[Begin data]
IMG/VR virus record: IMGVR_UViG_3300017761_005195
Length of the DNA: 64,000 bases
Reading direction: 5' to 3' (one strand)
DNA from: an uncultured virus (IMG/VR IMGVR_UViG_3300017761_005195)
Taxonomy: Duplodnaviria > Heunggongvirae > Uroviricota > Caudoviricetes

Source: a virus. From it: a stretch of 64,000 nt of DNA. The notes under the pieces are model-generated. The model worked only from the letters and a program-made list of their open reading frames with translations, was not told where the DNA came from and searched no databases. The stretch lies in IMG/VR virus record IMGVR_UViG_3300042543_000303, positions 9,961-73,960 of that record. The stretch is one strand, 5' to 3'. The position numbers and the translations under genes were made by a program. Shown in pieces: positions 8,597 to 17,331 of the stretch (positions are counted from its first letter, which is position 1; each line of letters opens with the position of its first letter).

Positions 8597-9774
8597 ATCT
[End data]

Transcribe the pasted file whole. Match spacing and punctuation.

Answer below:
IMG/VR virus record: IMGVR_UViG_3300017761_005195
Length of the DNA: 64,000 bases
Reading direction: 5' to 3' (one strand)
DNA from: an uncultured virus (IMG/VR IMGVR_UViG_3300017761_005195)
Taxonomy: Duplodnaviria > Heunggongvirae > Uroviricota > Caudoviricetes

Source: a virus. From it: a stretch of 64,000 nt of DNA. The notes under the pieces are model-generated. The model worked only from the letters and a program-made list of their open reading frames with translations, was not told where the DNA came from and searched no databases. The stretch lies in IMG/VR virus record IMGVR_UViG_3300042543_000303, positions 9,961-73,960 of that record. The stretch is one strand, 5' to 3'. The position numbers and the translations under genes were made by a program. Shown in pieces: positions 8,597 to 17,331 of the stretch (positions are counted from its first letter, which is position 1; each line of letters opens with the position of its first letter).

Positions 8597-9774
8597 ATCT